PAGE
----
188.8.131.52. Taxonomies Section¶
This section contains settings that are used to save values into taxonomies  either by retrieving the values from the target post page or entering them manually.
- The values of taxonomies are called
termsand taxonomy terms create a set, which means that duplicate values are not allowed inside a taxonomy.
- Taxonomies must be registered to WordPress via PHP so that terms can be added to a taxonomy. They cannot be defined arbitrarily like post meta keys (See: Post Meta Section). If a taxonomy is not registered to WordPress, you cannot add a term into that taxonomy arbitrarily.
- Name of a taxonomy can be found by looking at the URL of the page that displays the terms of
that taxonomy. For example, the relative URL of
Tagspage of WordPress is
wp-admin/edit-tags.php?taxonomy=post_tagand the taxonomy name used to store post tags is
post_tag. Examples are shown in Table 6.1. You can also use this method to understand if the values shown in a page are taxonomy terms.
Taxonomies are used by plugins, themes, and WordPress itself to extend the functionality of
WordPress. Two of the most commonly used and known taxonomies are post tags and post categories.
It is safe to say that a taxonomy is used to group certain things. For example,
category taxonomy is used to group the category names. Likewise,
taxonomy is used to group post tags. Taxonomies do not allow duplicate values. For example,
when you add the same tag into two different posts, they actually refer to the same entry in the
database. By this way, it is possible to show all posts having the same tags or categories easily.
Also, taxonomies must be registered to WordPress before a value can be saved into a taxonomy.
This registration is done by the plugins and themes, in their codes.
While post meta keys (See: Post Meta Section) can be created arbitrarily, taxonomies must be registered to WordPress. This registration is done by the plugins and the themes in their source codes. One cannot save a value into a non-registered taxonomy.
Now, let’s check out the
post_tag taxonomy which is used to save tags of the posts. As
you probably already know, the existing post tags can be seen by clicking
Posts > Tags link
that exist in the sidebar of the admin panel of WordPress. In this page, all tags, their
descriptions and slugs, and how many posts use those tags are shown. An example is shown in
To link the terms with the posts,
wp_term_relationships table  is used.
Fig. 6.26 shows the entries related to the tags shown
in Fig. 6.23.
object_id column stores the IDs of the posts that use the
term_taxonomy_id refers to
term_taxonomy_id column in
Now you know how the taxonomies are stored in the database and how they are linked to the posts.
Now, let’s look at how we can find the name of a taxonomy. The name of the taxonomy actually
exists in the URL of the page that shows a list of terms registered to the taxonomy. For example,
the relative URL of
Tags page of WordPress is
Here, the query string of the URL, which is
taxonomy=post_tag, shows the taxonomy name,
post_tag. This is also valid for other pages showing a list of terms of a taxonomy. A few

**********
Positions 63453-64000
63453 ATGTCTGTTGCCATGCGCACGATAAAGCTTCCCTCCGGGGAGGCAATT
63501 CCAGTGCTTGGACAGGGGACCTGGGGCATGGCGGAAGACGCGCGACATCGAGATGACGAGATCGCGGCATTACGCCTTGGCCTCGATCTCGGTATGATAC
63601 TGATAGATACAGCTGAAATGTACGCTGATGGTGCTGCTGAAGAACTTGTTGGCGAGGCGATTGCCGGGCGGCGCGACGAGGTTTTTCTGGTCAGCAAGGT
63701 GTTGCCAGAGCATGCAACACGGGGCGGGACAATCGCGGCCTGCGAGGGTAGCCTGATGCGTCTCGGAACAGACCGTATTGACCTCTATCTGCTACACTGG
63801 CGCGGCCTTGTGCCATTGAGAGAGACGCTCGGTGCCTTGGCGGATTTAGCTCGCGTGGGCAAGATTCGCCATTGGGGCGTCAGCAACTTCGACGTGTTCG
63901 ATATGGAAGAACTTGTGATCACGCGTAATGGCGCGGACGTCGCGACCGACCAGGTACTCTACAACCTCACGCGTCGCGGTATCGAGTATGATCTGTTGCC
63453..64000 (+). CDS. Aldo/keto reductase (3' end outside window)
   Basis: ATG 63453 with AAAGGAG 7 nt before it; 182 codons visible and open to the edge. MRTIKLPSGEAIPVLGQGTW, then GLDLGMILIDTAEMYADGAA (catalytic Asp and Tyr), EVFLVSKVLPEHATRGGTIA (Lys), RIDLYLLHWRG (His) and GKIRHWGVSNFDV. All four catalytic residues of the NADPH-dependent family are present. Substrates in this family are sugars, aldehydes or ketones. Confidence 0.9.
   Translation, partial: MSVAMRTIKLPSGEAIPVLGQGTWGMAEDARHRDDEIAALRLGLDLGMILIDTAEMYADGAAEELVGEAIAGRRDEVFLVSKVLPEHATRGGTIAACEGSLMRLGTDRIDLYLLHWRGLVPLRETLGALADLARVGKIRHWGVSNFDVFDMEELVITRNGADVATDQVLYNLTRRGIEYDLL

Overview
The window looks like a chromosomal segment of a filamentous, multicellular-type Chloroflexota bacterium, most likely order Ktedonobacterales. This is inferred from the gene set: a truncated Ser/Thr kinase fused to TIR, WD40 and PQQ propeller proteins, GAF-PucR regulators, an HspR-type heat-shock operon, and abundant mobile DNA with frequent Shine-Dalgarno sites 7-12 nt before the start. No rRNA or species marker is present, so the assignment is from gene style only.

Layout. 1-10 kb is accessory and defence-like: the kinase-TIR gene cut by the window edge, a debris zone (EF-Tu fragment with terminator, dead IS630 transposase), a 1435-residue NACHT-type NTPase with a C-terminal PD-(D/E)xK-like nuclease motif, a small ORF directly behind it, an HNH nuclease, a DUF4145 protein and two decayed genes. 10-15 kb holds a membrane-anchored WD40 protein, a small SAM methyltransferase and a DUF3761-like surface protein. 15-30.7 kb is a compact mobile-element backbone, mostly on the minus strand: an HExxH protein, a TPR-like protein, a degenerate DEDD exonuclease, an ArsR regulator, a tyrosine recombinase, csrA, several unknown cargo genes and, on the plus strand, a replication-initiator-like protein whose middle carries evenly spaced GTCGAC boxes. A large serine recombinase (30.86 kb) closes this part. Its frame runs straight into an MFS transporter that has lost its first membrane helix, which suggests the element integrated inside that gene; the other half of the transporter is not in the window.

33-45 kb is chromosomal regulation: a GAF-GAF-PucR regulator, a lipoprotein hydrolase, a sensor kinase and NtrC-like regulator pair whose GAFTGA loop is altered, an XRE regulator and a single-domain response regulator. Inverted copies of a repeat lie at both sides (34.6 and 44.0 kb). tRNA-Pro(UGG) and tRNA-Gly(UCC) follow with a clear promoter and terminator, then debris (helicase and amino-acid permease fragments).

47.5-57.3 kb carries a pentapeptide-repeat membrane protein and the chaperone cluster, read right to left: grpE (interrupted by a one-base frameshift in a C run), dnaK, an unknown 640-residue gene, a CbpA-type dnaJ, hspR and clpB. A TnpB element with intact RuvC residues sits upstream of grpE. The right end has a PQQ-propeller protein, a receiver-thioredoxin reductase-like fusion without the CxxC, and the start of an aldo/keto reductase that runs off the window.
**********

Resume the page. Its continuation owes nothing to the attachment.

examples are shown in Table 6.1.
|Products > Categories (WooCommerce)
|Products > Tags (WooCommerce)
|Movies > Collections (WP Movie Library)
|Posts > Categories (WordPress)
|Posts > Tags (WordPress)
As it is shown in Table 6.1, you can easily find the name of the
taxonomy by simply looking at the URL of the page that shows the terms inside that taxonomy.
Moreover, this is also a nice way to understand whether values shown in a page are terms or not. So,
if you see
taxonomy in the query string of the URL of a page, you can say that the values
displayed in that page are actually terms of a taxonomy, whose name is written in the URL of the
Now, you know everything that should be known to use the settings under this section.
184.108.40.206.1. Custom Taxonomy Value Selectors¶
Using this setting, you can save anything from the target post page as a value (term) of a taxonomy. This is a type of Selector and Attribute Setting. Additional inputs are explained as follows.
By default, the first found values will be used. If you want to use all values found by a CSS selector, check this checkbox.
Let’s say you defined three input groups by clicking to button. The following table shows how many values will be saved when this checkbox is checked and not checked for these three hypothetical input groups. Found value counts are just examples.
Inputs Saved value count when Input group Found value count Checked Not checked 1 5 5 1 2 12 12 1 3 1 1 1
If you want to append to any previously-existing values, check this checkbox. Otherwise, the found value will remove all of the previously-existing values of its taxonomy.
If you use the same taxonomy name in more than one input group, the input groups except the first one must have this checkbox checked. Otherwise, the values saved by previous input groups of this setting will be deleted.
- Taxonomy name
- Enter the name of the taxonomy which the found value should be saved into as a term. For
example, if this is a post category, you can write
category(Table 6.1) into this field. For more information about taxonomies, see Taxonomies Section.
The plugin will automatically generate a unique slug when saving a term. If a term with the same value already exists, it will not be recreated. Instead, the existing term will be used.
220.127.116.11.2. Custom Taxonomy Value¶
Using this setting, you can manually add a term into a taxonomy. The inputs of this setting are explained as follows.
- See Custom Taxonomy Value Selectors
- Taxonomy name
- See Custom Taxonomy Value Selectors
- Taxonomy value
- Enter the value that should be saved as a term into the taxonomy whose name is given in the taxonomy name input.
|(1, 2, 3) https://codex.wordpress.org/Database_Description